The digital age might be booming, but companies are still able to find a need for paper and physical product. A crucial addition for businesses to consider is using binding machines and professional lamination equipment to ensure that mass produced items remain durable and polished in appearance.

Companies want to prove to customers that they value organization and efficiency. Using custom folders can further underline this point, as it can help keep important documents together and be easily filed away.

Not everyone agrees, though, that the printing and publishing industries are still valued aspects of society. Google, for example, reigns supreme in the online world and is working on promoting their services as environmentally preferable to print and paper.

A recent open-letter from Two Sides, a non-profit that promotes sustainable and efficient use of paper, says that Google is out of line. Specifically, the company explains that Google’s activities carry a heavy environmental footprint.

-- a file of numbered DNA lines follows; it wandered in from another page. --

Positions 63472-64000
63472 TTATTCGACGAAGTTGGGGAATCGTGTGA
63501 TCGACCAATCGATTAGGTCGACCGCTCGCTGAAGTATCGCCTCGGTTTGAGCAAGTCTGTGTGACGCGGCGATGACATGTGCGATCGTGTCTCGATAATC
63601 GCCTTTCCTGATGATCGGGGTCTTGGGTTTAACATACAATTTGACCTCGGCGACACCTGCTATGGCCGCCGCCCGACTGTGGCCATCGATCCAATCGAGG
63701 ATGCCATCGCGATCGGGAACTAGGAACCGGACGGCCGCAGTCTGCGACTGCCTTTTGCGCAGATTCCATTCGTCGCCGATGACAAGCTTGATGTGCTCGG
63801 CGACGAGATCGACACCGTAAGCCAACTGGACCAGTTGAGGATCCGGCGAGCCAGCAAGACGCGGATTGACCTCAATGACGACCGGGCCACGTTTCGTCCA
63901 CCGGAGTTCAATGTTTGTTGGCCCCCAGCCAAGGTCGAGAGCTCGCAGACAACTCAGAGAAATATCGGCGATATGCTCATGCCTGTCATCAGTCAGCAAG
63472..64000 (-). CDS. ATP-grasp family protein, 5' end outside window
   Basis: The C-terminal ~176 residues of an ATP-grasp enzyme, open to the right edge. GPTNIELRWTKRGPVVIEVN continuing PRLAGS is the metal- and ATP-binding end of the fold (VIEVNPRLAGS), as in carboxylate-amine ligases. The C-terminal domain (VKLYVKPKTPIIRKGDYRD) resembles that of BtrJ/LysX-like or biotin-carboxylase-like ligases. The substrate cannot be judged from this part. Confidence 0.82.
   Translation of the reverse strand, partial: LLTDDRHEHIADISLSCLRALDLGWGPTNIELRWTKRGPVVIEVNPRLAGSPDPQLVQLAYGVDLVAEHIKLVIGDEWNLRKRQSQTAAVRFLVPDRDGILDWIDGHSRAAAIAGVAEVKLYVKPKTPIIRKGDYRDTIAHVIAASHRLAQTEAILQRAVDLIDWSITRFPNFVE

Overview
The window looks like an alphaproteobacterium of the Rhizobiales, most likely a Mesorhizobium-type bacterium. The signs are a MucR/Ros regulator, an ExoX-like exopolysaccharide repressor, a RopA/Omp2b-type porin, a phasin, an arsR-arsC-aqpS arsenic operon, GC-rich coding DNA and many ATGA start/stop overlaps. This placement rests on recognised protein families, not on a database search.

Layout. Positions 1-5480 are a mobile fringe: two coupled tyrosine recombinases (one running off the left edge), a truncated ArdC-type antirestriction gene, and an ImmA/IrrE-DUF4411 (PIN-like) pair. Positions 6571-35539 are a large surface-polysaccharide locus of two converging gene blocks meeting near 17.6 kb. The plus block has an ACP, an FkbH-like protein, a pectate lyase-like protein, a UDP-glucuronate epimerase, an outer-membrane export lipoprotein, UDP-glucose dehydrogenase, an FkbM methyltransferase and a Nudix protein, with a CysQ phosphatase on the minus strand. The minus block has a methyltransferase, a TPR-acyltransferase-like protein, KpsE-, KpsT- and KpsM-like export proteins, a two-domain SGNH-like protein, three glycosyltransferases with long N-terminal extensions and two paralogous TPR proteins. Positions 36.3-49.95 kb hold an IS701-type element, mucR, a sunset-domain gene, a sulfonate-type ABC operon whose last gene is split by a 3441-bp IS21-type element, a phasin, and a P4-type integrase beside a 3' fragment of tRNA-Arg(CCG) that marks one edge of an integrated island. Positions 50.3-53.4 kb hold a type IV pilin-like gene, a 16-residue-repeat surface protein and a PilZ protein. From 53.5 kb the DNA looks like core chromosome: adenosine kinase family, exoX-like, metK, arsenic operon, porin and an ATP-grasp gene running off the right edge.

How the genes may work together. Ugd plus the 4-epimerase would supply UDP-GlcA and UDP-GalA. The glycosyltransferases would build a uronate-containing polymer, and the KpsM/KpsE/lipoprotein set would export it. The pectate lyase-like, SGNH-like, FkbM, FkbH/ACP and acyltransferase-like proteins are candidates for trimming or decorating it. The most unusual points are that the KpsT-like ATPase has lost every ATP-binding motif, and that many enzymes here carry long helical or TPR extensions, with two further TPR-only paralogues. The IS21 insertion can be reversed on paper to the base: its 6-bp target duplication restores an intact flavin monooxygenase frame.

“In reality we live in an increasingly digital world and electronic and paper based communication coexist,” wrote Martyn Eustace, UK director and Phil Riebel, U.S. president. “Each has environmental impacts and it would be helpful, and more honest with consumers, if organizations would not try to differentiate their products and services on the basis of spurious and unattributed environmental claims.”

According to Two Sides, Google uses 2.3 billion kilowatt-hours of electricity a year, which would power 207,000 U.S. homes for one year. Additionally, 100 searches on Google is equivalent to burning a 60 watt light bulb for 20 minutes, using 0.03Kwh electricity and 20 gms of carbon dioxide.

The non-profit also explained that while it takes energy to produce paper, most of it is renewable. Over 65 percent of the energy used to make pulp and paper in the United States, and 54 percent in Europe, originates from renewable biomass.